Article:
What is your quest? Let’s plunge into the Deeper Waters and find out.
In our continuing look at Edward Castronova’s Life Is A Game, it is time to talk about quests. Quests are something common to a gamer. When I boot up Final Fantasy XIV in the afternoon, I see a series of quests that I can undertake. Some are simple. Some could just involve talking to someone and reporting back. Some could involve exploring a dungeon. Some could involve defeating a powerful enemy.
Gamers know the rule about quests. We can have the ultimate goal of the game overall, but it’s easy to get caught up in sidequests. These are quests that you take that are not essential to the story, but have their own benefits. Often times, the sidequests can be more enjoyable than the ultimate quest.
Sometimes also, the sidequests you can do in light of the situation can get hysterical. I was playing FF XIV and had a scene once where a baby in a skirmish got tossed in a body of water. Normally, the player jumps in immediately and rescues the child, but I had a pop-up for a requested dungeon raid come up then so the child managed to survive for half an hour while I raided a dungeon. Tough kid. In Final Fantasy VII, the meteor heading towards the planet will wait while you’re busy doing chocobo races. Also, sure, Zelda is in trouble, but hey, Link wants to go fishing!
Quests give us meaning and purpose. We want to have something that we are aiming for. C.S. Lewis once said that a ship on the water needs to know three things. First off, how to stay afloat. Second, how to avoid hitting other ships. Third, why it is out there in the first place.
Quests give us a purpose to be out there in the first place. Some quests we have involve small goals. You might have a quest to do laundry today or to go to the grocery store and pick up some items. You might not think of these as quests, but they are. You have a goal that you need to accomplish and you set out to do what it takes to accomplish that goal.
Some quests are much more long-term. As a student at a seminary, I have a goal of getting my Master’s and eventually a Ph.D. I also have a goal right now of meeting a good Christian girl and getting married. On the way, there can be several other minor quests on the goal of these quests.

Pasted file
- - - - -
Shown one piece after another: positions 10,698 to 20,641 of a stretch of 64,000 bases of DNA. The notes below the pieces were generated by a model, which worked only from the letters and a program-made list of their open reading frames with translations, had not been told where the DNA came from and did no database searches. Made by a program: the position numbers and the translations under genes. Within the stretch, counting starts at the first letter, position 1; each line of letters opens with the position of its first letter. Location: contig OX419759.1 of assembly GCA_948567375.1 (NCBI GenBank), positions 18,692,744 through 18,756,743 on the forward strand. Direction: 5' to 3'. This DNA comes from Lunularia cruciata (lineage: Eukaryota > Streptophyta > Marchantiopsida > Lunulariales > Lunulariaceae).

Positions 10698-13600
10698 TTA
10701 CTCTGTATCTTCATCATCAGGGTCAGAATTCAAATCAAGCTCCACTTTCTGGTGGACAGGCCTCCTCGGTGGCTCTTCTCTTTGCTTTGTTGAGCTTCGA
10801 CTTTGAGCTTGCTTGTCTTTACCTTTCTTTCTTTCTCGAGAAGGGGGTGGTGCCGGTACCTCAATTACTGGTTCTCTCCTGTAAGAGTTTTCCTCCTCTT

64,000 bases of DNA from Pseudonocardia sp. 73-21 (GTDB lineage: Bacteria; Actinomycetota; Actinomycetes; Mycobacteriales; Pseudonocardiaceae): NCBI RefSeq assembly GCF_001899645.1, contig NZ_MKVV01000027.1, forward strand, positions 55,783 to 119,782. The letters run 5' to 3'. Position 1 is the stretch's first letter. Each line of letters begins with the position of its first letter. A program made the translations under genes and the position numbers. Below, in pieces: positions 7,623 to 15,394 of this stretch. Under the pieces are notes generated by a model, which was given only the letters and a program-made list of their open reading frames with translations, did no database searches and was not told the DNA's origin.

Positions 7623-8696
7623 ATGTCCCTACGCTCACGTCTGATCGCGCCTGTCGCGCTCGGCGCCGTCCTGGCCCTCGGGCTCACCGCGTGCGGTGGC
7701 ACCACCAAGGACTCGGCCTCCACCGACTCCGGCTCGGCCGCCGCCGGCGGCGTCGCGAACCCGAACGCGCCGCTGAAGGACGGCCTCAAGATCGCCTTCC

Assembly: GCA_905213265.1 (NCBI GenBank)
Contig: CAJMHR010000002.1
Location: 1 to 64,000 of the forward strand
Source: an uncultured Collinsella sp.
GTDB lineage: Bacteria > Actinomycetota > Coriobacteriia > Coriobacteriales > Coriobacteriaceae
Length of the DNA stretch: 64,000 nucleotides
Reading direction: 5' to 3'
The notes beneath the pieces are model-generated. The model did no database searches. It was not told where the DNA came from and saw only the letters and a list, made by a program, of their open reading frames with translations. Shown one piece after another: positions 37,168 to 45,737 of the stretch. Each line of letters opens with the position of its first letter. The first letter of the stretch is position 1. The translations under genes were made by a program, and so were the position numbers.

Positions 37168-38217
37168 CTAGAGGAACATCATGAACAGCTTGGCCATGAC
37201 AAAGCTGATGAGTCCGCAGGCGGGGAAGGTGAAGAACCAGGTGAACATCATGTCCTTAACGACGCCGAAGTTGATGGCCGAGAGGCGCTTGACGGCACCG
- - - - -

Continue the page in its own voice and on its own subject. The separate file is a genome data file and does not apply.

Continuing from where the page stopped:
You won’t go on a date unless you ask the girl out. On my end, I am also currently speaking to a therapist here at the seminary who is helping me with social relationships for the goal so I can learn to be social and interact with people better. It’s super difficult if you are on the spectrum. That’s a quest to get me to this quest.
To get the degree, I must pass the class. To pass the class, I must do the assignments. That means going to the library and reading the books. (And if anyone is feeling generous….)
Ultimately, something that has to be asked is what is my overall ultimate quest. Link’s is normally to rescue Zelda and defeat Ganon, again. (Though technically, based on the timeline, it is a different Link every time. If you don’t understand, it’s okay. No one really understands the Zelda timeline.) In Final Fantasy VII, it’s to stop the meteor and defeat Sephiroth.
For us, part of the idea of the game of life is we have to figure out our ultimate quest. What are we here for? What do we want to accomplish? Everyone wants to accomplish something. What is our goal? Earn the most money? Have the most fun? Be a good person? Some combination? What drives us?
If we want to play the game well, we need to find out. Otherwise, we could be questing for nothing.
(And I affirm the virgin birth)